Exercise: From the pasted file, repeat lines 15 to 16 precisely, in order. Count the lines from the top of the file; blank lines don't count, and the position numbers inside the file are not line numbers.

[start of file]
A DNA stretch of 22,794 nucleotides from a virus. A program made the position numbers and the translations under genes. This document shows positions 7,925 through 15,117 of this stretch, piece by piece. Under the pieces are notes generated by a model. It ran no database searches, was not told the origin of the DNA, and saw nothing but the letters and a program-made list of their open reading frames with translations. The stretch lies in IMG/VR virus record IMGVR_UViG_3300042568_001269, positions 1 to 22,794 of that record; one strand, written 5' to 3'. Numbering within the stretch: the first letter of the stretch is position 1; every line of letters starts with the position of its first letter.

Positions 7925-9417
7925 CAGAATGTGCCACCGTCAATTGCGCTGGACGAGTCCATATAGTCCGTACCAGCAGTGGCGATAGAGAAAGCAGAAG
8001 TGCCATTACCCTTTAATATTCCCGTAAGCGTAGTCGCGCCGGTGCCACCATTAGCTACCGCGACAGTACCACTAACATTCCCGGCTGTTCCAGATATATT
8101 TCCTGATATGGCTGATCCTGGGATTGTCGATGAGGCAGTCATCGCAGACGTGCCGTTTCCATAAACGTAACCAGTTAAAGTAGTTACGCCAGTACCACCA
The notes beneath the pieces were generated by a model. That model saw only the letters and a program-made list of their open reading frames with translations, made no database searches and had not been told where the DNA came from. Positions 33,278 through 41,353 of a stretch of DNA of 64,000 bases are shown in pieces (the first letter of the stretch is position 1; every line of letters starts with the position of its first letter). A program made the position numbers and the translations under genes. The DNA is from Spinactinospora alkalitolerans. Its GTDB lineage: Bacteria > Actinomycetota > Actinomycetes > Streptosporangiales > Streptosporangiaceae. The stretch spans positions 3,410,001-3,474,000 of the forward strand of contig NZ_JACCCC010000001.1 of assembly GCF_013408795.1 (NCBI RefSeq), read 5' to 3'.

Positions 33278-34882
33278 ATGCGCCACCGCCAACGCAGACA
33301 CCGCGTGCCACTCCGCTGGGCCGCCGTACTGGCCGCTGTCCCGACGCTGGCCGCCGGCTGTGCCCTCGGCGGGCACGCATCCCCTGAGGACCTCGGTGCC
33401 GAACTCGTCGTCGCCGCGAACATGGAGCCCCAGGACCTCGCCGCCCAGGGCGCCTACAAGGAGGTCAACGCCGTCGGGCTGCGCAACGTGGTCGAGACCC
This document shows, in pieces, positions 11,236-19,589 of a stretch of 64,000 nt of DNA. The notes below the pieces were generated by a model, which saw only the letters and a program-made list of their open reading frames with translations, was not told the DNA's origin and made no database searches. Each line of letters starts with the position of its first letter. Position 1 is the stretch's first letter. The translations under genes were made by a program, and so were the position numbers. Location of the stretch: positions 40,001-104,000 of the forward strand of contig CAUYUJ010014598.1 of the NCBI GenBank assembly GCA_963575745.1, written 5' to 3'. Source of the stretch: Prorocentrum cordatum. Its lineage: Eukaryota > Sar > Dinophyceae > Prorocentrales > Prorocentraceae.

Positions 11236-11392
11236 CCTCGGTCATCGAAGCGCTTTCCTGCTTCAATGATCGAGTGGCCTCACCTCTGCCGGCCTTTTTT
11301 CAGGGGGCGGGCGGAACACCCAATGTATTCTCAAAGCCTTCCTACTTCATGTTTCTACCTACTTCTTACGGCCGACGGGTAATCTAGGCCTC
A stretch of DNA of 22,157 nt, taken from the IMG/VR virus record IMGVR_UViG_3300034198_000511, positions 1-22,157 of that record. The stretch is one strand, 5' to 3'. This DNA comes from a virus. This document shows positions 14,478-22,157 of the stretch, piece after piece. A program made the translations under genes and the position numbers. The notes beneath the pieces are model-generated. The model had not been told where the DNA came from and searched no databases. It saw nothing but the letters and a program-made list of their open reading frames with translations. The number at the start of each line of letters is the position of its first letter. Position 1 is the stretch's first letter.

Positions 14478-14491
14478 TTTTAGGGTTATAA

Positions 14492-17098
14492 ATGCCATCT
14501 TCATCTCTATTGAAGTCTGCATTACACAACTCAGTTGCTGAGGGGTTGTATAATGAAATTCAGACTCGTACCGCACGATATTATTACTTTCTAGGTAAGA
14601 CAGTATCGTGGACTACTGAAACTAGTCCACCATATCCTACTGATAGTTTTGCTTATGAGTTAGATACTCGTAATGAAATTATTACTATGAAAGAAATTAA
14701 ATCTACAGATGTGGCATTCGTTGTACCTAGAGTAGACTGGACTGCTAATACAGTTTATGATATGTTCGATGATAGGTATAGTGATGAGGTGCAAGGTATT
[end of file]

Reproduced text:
A stretch of DNA of 22,157 nt, taken from the IMG/VR virus record IMGVR_UViG_3300034198_000511, positions 1-22,157 of that record. The stretch is one strand, 5' to 3'. This DNA comes from a virus. This document shows positions 14,478-22,157 of the stretch, piece after piece. A program made the translations under genes and the position numbers. The notes beneath the pieces are model-generated. The model had not been told where the DNA came from and searched no databases. It saw nothing but the letters and a program-made list of their open reading frames with translations. The number at the start of each line of letters is the position of its first letter. Position 1 is the stretch's first letter.

Positions 14478-14491